A legally prudent move?
So why did the Commission choose to pursue both avenues? The Commission did not provide an answer to this question, but here is a suggestion. The UK’s unilateral announcement to not enforce certain aspects of EU law when it comes to trade between Great Britain and Northern Ireland would appear to be a fairly obvious breach of EU law, for the enforcement of which Article 258 TFEU provides a straightforward avenue. If it came to third-party dispute settlement, the decision would ultimately be made by the Court of Justice, which is the only court competent to interpret EU law. Hence, even a case before an arbitration panel under the WA would probably end up before the Court of Justice since Article 174 WA provides for a mandatory reference to the Court of Justice by the arbitration panel in cases where the interpretation of EU law is at issue. While this might explain recourse to Article 258 TFEU, it does not explain why the Commission in parallel took first steps towards arbitration in the same matter on the same legal questions.
This is where one has to remember a disadvantage of Article 258 TFEU: it is difficult to enforce. There is no satisfactory answer to the question of what would happen if the UK chose to ignore a judgment by the Court of Justice finding it in breach of its obligations under the Protocol. Of course, the Commission could then instigate further proceedings according to Article 260 (2) TFEU, which might result in the UK being found liable for penalty payments and/or a lump sum payment. But again, the question might be asked: what if the UK still does not comply?
This is where the advantages of the arbitration panel become clearer. Article 178 WA spells out the consequences of non-compliance with an arbitration panel ruling. While it mirrors Article 260 TFEU in first relying on penalty payments or lump sum payments, it goes a crucial step further if these are not made. It allows for suspension of parts of the WA or – crucially – ‘parts of any other agreement between the Union and the United Kingdom under the conditions set out in that agreement’. This is a thinly veiled reference to the agreement on the future relationship between the EU and the UK, the Trade and Cooperation Agreement (TCA), which itself contains a clause reflecting this. Article INST.24 (4) TCA says that where’ a Party persists in not complying with a ruling of an arbitration panel established under an earlier agreement concluded between the Parties, the other Party may suspend obligations under the covered provisions referred to in Article INST.10’. The covered provisions in Article INST.10 are all provisions of the TCA with a few exceptions. Notably, it includes all provisions on trade in goods with only minor exceptions. This would for instance allow the EU to suspend tariff free trade in certain goods, should the UK not comply with the ruling of an arbitration panel in this case.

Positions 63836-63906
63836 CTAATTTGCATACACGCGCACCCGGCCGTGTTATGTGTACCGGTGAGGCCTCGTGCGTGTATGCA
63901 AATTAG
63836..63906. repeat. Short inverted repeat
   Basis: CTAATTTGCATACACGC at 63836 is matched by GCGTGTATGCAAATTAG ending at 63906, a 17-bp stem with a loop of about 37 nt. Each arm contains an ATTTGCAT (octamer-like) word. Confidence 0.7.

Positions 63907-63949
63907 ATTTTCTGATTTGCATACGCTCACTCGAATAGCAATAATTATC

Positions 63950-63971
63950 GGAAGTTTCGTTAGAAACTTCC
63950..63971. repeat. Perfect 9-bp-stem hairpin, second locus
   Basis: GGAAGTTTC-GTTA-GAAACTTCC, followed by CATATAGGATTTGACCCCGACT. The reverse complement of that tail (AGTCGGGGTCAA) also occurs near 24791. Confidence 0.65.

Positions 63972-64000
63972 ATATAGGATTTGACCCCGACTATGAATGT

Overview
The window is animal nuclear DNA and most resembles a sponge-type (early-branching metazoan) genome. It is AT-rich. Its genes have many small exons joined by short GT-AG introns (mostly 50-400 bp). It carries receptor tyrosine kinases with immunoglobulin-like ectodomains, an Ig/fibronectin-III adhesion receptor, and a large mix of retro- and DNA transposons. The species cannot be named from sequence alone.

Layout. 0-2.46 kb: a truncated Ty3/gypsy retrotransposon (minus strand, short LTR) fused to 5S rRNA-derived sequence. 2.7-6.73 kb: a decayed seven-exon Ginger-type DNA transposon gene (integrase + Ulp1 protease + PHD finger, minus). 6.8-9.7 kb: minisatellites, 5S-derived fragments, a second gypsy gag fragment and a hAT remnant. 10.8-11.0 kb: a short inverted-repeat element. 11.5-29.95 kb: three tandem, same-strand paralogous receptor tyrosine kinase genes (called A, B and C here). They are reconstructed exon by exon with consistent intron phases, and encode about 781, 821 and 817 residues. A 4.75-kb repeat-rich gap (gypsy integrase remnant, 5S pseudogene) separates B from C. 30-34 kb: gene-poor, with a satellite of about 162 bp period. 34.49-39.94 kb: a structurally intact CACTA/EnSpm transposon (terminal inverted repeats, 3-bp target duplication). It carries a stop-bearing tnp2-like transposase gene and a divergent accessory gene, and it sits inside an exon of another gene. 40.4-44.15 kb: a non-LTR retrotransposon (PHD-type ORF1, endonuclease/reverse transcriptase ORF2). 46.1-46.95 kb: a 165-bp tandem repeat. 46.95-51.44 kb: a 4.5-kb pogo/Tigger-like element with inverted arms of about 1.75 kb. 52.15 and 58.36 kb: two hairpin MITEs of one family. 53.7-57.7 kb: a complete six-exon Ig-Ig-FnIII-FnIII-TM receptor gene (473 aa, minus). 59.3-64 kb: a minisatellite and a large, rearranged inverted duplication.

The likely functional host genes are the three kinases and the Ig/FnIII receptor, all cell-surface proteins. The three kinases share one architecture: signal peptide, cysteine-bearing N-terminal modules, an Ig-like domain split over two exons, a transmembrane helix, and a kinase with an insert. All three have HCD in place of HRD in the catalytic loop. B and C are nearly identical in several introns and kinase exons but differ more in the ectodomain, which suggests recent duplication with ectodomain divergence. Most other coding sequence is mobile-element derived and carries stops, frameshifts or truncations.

Hence it makes perfect legal sense to pursue both avenues.
A politically prudent move?
But is this also a politically prudent move? Here the answer is less straightforward. On the one hand, the EU had to react to a provocative move by the UK, which occurred while discussions over an extension of the grace period were still ongoing in the Joint Committee. Given the UK’s apparent unwillingness to engage in a conversation a legal reaction was the only route open to the EU. The EU’s hope must, however, be that it will never have to follow through with the entire legal process. It is hard to imagine that the current UK Government would publicly consider a ruling by the Court of Justice in this matter legitimate. After all, Brexit had been sold to the public as a hard separation from the EU, which ended the jurisdiction of the Court. This points to the Protocol’s Achilles heel: its effective operation is entirely dependent on UK compliance as it is the UK which has to apply the rules of the Protocol within its jurisdiction.
The Protocol is a serious bone of contention in Northern Ireland where the First Minister and her party, the DUP, is calling for it to be dismantled and, presumably, replaced with an arrangement that would see the customs and regulatory border move to the border between Ireland and Northern Ireland. The UK Government appears to be prepared– at least temporarily – to jump on that same band wagon, even though it is the same government that had recently won an election on the basis of an ‘oven-ready’ Brexit deal, which included that very Protocol.
Unfortunately, the Commission is itself to blame for this rapid deterioration of support for the Protocol. Before 29 January, calls to suspend the Protocol or indeed to scrap it had been confined to the hard core of the DUP. But the Commission’s thoughtless attempt at invoking Article 16 at the height of the Astra Zeneca row changed the dynamic and gave the UK government an excuse for moving one step away from joint ownership of the Protocol and, by extension, the peace process in Northern Ireland.
EU legal action was perhaps unavoidable; after all the Commission had to do something. But seeing it through could prove counter-productive. Both procedures initiated require lengthy pre-litigation procedures, which should allow for ample space for a diplomatic resolution of the issue. One can only hope that the Commission will keep its calm and find a way to resolve the matter in a way that allows both sides to save face and avoid further confrontation; that preserves the Protocol, but which also addresses some of the practical difficulties encountered in getting the Protocol up and running.